About the residency
The Library’s Artist in Residence is a program aimed at connecting artists with the iconic buildings of the State Library of NSW and its rich collections. The program provides a three-month residency designed for artists to creatively respond to the physical spaces and/or interpret our collections. The program aims to create awareness of the Library’s collections and the role art can play in documenting life, society, buildings and landscapes in NSW.
What is a creative artist residency project?
Projects should demonstrate the applicant’s creative response to the Library’s buildings, spaces or collections. Works may be developed in the artist’s preferred medium; however, restrictions apply when using collection materials and in certain Library spaces, in accordance with Library policies.
Who is eligible?
The Artist in Residence program is designed to assist creative practitioners and artists to practice/exhibit their artistic format. Applicants should be professional practising artists who are at any stage of their career. Applicants must be able to demonstrate previous work and a capability to communicate their artwork to a general audience.
Applicants should provide information about any association with a gallery or cultural institution in their attached CV. Applicants should also outline any scholarships and grants that will operate concurrently with this residency.
The Library can also discuss residencies directly with artists, provided that they can supply the relevant documentation outlined under How do I apply?
What does the creative artist residency provide?
Residents will enjoy access to the Library’s Fellows Room and behind-the-scenes access to our buildings and collections.
Artists will receive:
- special access to collections and staff expertise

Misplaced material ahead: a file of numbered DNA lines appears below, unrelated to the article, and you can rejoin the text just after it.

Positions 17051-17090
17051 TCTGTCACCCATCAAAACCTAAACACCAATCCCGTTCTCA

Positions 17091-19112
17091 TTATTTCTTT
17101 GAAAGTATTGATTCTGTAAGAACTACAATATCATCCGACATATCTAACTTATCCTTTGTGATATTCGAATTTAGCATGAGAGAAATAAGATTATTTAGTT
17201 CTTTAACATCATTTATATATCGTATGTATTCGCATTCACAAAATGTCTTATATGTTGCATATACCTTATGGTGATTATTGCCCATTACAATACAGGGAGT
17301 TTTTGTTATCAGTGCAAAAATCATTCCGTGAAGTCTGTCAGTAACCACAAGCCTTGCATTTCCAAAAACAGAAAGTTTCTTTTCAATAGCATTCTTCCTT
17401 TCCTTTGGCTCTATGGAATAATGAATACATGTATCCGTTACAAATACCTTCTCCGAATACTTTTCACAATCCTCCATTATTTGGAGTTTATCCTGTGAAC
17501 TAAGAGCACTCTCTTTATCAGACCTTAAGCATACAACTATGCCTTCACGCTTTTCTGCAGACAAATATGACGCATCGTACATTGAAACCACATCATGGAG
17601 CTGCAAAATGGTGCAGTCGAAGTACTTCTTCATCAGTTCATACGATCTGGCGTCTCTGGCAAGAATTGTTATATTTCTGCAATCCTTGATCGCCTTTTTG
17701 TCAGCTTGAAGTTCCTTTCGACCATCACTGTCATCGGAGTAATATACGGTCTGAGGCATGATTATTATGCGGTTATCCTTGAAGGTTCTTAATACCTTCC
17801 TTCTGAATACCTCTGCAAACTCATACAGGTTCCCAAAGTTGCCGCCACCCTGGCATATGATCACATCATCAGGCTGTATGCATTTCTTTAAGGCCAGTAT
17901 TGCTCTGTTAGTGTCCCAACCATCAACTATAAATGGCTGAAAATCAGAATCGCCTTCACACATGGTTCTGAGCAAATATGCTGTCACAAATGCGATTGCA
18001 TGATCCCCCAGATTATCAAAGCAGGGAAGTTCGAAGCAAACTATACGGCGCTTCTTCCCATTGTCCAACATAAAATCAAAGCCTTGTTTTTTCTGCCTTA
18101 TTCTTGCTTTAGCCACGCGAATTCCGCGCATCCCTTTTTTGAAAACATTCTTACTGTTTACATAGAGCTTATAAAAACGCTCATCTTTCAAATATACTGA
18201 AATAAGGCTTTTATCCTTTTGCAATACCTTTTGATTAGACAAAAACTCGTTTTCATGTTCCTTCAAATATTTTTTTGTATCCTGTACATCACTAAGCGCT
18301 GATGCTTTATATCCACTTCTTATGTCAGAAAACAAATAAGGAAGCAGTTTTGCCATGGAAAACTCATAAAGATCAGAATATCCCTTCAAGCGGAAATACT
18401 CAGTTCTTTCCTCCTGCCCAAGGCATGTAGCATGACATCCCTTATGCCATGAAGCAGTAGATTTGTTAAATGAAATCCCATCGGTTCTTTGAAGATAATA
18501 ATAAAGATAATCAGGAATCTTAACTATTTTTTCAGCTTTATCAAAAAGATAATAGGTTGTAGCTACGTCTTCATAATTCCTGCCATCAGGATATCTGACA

- access to office facilities and a workstation in the Fellows Room, Friends Room and Mitchell Library
- discount at the Library café and bookshop.
- copies of collection materials (within reasonable limits and access conditions)
- will receive a membership of the Library Friends for one year
Please note that this is an unpaid opportunity.
The Artist in Residence program is not automatically acquisitive, but the Library would like the opportunity to acquire works created during the residency should the work fall within the parameters of the Library’s Collection Development Policy.
What are the requirements for a creative residency?
The Artist in Residence will be required to:
- Be self-directed.
- Be open to participating in a public program, lecture or event.
- Assist in promoting the residency through media and public communications.
Copyright and intellectual property
The artist retains copyright of their own artistic works created during the residency with the non-exclusive exception of the use of images of works by the Library for its promotional purposes.
How many residencies will be offered each year?
Two positions will be offered each calendar year. There is flexibility for the timeframe for the residency, but this should not extend longer than three months.
How do I apply?
Applications will be received at any time during the year and scheduled by negotiation. Applications are submitted online and must include:
- CV (no more than two pages) that outlines your professional career
- documentation that provides evidence of your work
- a one page covering letter outlining your project which explains how the Library, or its collections, are relevant to your work, and how the residency will benefit your project.
- two referees.
The Library’s Executive, or its delegate, confirms final selection for these residencies.
Previous creative artists include:
- 2015 John Bokor
- 2016 Joe Frost
- 2017 Wendy Sharpe
- 2019 Hadyn Wilson
- 2020 Idris Murphy
- 2021 Fernando do Campo
- 2022 Anna Glynn
Past artists in residence
Wendy Sharpe took inspiration from the panoramic views from the Mitchell Library rooftop and captured our buildings in a period of transition during the Mitchell Galleries Project.
Joe Frost focused on the Library as a social space and also found inspiration in the Library’s collections.
John Bokor focused on capturing the historic Mitchell Library Reading Rooms from the balconies.